The cookbook is by Carla Bartolucci, who started growing this ancient grain known as einkorn with her husband at their home in northern Italy six years ago. Today, they are the largest growers in the world of what is purported to be the most ancient species of wheat and the only variety of wheat that’s never been hybridized.

Why is that important?

Because, Batolucci writes, not only is einkorn is much more nutritious than modern wheat (with 30 percent more protein to boot), but genetic testing has found that it lacks certain gluten proteins that people with wheat intolerances cannot digest.

That is not to say that einkorn is gluten-free. It has about as much gluten as modern wheat. The makeup of its gluten is different, however. It lacks high molecular weight proteins, making it tolerable to people who are gluten sensitive, but not for those who suffer from celiac disease.

A type of flour that may be suitable for those who suffer from gluten sensitivity.

A type of flour that may be suitable for those who suffer from gluten sensitivity.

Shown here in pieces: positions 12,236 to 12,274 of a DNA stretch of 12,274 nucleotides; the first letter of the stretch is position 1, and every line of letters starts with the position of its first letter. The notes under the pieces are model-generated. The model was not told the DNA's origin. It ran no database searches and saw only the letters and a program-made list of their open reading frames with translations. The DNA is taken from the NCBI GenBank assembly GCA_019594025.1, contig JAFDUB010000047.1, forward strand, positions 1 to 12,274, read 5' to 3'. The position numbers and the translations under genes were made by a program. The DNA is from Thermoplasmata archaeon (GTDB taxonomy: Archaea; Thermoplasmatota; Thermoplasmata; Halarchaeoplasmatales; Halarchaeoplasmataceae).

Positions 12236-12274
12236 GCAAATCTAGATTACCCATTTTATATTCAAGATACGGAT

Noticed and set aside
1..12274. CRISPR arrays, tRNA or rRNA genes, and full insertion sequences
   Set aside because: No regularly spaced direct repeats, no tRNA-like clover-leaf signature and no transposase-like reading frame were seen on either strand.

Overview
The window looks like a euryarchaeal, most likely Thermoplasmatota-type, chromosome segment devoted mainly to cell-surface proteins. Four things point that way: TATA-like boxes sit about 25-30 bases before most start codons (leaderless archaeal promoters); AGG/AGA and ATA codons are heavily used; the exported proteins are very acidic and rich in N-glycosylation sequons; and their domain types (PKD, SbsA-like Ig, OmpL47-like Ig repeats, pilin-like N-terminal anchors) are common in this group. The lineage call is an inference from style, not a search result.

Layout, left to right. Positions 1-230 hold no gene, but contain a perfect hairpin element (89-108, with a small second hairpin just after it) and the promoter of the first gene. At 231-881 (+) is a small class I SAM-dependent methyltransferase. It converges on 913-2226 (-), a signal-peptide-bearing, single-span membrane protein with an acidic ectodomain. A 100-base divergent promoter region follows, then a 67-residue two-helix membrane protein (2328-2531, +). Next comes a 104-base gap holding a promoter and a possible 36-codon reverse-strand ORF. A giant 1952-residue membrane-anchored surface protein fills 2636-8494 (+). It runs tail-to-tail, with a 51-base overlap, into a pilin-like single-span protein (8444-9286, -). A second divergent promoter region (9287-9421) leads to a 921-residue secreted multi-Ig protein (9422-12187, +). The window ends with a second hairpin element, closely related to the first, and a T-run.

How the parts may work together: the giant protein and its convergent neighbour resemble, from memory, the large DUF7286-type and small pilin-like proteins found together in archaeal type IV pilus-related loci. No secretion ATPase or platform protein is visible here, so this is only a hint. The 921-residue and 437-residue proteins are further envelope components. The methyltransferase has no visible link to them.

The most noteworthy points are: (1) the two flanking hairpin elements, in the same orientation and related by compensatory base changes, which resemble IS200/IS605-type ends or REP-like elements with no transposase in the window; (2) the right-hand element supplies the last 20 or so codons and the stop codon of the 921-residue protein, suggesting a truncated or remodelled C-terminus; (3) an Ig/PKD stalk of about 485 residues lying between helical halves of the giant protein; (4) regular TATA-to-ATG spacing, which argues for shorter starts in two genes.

As such, Batolucci’s daughter, who suffers from gluten insensitivity, is able to eat pasta, bread, crackers, cookies and other baked goods made from einkorn with no problem whatsoever.

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Going Bananas For Banana Polenta Upside Down Cake

Move over, banana bread. Make way for banana upside down cake.

Move over, banana bread. Make way for banana upside down cake.

 

There’s no denying banana bread is so comforting, so nostalgic, and so easy to make.

But I think it’s high-time to branch out of that ol’ banana rut.

It’s time to flip things around. Upside down to be precise.

As in “Banana Polenta Upside Down Cake.”

This delightful recipe is from “Vanilla Table” (Jacqui Small LLP) by Natasha Macaller, a pastry chef and restaurant consultant who splits her time between London, Los Angeles and New Zealand.

As the name implies, this cookbook, of which I received a review copy, showcases vanilla in every recipe, both savory and sweet.

VanillaTable

If you’ve ever accidentally left out vanilla extract from a cookie recipe — ahem, yes, I have so blundered on one occasion — you know exactly how flat tasting it ends up. Vanilla adds an unmistakable lovely, natural sweetness to anything it touches.